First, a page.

ROME, MAY 29, 2009 (Zenit.org).- With relativism and nihilism influencing culture, one of the Church’s principal contributions should be bearing witness to trust in life and in the human person, his reason and his capacity to love, says Benedict XVI.
The Pope affirmed this Thursday when he received participants in the general assembly of the Italian episcopal conference, who were gathered in their general assembly that ended today.
Taking up a theme he has previously discussed with the Italian bishops, the Holy Father considered elements of the “educational emergency.” The theme of the bishops’ assembly also centered on this issue.
“At a time in which relativistic and nihilistic concepts of life exercise a powerful enticement, a time in which the very legitimacy of education is placed in doubt, the principal contribution we can make is that of bearing witness to our trust in life and in man, in his reason and in his capacity to love,” he said.
“The difficulty in forming authentic Christians interweaves and melds with the difficulty of creating responsible and mature men and women,” he added, according to the Vatican Information Service.
And, the Bishop of Rome contended, in order to shape a process of overall development, there needs to be at the core of educational projects “an awareness of truth and goodness, and free adherence to these values.”
Moreover, there is a need not only for good curricula but also for authoritative educators, the Pontiff asserted.
“A true educator places himself in the front line and knows how to unite authority and exemplarity in the task of educating those entrusted to his care. We ourselves are aware of this, having been given the role of guides among the People of God, guides whom the Apostle Peter invites to tend God’s sheep and to ‘be examples to the flock,” he noted.
The Pope then referred to the forthcoming Year for Priests, recalling how priestly ministry “is a service to the Church and to Christian people, requiring a profound spirituality […] nourished by prayer and by intense personal union with the Lord, in order to be able to serve our brothers and sisters through preaching, the sacraments, orderly community life and help for the poor. All priestly ministry reveals […] the importance of commitment to education, so that people may grow freely and responsibly as mature and conscientious Christians.”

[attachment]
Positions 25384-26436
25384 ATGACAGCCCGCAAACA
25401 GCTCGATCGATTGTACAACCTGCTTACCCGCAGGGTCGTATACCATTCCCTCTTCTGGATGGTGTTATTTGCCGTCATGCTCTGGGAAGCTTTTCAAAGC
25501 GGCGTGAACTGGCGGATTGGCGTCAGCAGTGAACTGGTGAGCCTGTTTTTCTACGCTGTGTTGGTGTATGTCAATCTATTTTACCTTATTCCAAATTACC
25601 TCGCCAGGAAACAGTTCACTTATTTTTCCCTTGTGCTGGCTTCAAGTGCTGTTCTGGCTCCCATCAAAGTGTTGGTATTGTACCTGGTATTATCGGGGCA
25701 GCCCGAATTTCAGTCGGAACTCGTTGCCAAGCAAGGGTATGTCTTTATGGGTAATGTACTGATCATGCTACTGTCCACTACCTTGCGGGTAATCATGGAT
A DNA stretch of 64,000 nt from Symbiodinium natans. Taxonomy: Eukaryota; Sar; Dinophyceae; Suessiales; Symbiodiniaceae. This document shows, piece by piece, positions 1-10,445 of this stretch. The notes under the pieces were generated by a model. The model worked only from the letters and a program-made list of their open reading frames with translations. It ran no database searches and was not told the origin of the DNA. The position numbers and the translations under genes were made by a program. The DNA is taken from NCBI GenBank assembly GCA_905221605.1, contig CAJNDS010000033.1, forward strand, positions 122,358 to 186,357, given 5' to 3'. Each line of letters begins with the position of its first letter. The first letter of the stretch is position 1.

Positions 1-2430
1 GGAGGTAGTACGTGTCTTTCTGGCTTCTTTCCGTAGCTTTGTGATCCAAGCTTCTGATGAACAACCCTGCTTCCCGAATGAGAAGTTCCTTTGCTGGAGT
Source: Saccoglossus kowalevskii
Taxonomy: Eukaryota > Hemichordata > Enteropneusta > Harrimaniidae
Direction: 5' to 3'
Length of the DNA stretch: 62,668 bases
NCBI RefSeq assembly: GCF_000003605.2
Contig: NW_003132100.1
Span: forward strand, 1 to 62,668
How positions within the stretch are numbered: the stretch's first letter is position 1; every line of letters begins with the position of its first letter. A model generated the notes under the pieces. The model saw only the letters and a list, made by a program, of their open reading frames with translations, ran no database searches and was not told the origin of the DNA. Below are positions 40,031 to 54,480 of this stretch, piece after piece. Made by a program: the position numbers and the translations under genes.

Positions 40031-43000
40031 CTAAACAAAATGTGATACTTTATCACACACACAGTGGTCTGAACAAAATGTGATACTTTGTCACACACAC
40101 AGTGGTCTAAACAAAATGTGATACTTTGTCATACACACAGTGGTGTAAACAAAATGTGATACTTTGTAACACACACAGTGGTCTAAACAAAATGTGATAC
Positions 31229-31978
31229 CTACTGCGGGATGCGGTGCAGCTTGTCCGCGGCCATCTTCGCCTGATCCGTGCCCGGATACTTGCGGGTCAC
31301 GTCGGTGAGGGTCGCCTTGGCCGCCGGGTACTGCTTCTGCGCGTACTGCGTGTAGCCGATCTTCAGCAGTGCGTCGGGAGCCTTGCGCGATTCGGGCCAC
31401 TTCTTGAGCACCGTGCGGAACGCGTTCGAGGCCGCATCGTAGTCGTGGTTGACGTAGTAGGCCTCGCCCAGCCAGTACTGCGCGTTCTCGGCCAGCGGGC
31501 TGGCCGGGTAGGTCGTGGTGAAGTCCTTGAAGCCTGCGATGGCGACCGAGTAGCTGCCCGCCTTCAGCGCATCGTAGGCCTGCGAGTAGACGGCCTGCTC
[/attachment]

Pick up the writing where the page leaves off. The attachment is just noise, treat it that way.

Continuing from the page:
Benedict XVI went on to consider the economic crisis that “has hit the global community so hard. […] Despite the measures taken at various levels, the social effects of the crisis are still being felt, and seriously felt, especially by the weakest strata of society and by families”
The Pope mentioned the fact that collections raised at Mass next Sunday will be used for the “Loan of Hope” initiative, a program for families affected by the crisis, which he described as “an eloquent testimony of the mutual sharing of burdens, […] a moving announcement of the interior conversion generated by the Gospel and a touching expression of ecclesial communion.”
Finally, the Holy Father considered a particular form of ecclesiastical charity in Italy: “intellectual” charity, of which “one significant example is the commitment to promote a widespread mentality in support of life in its every aspect and moment, with particular concern for lives marked by conditions of fragility and precariousness.”
“Thus,” the Pontiff concluded, “our minds return to the central theme of your assembly — the urgent task of education — which must be rooted in the Word of God and requires spiritual discernment, cultural and social programs, and gratuitous and united witness.”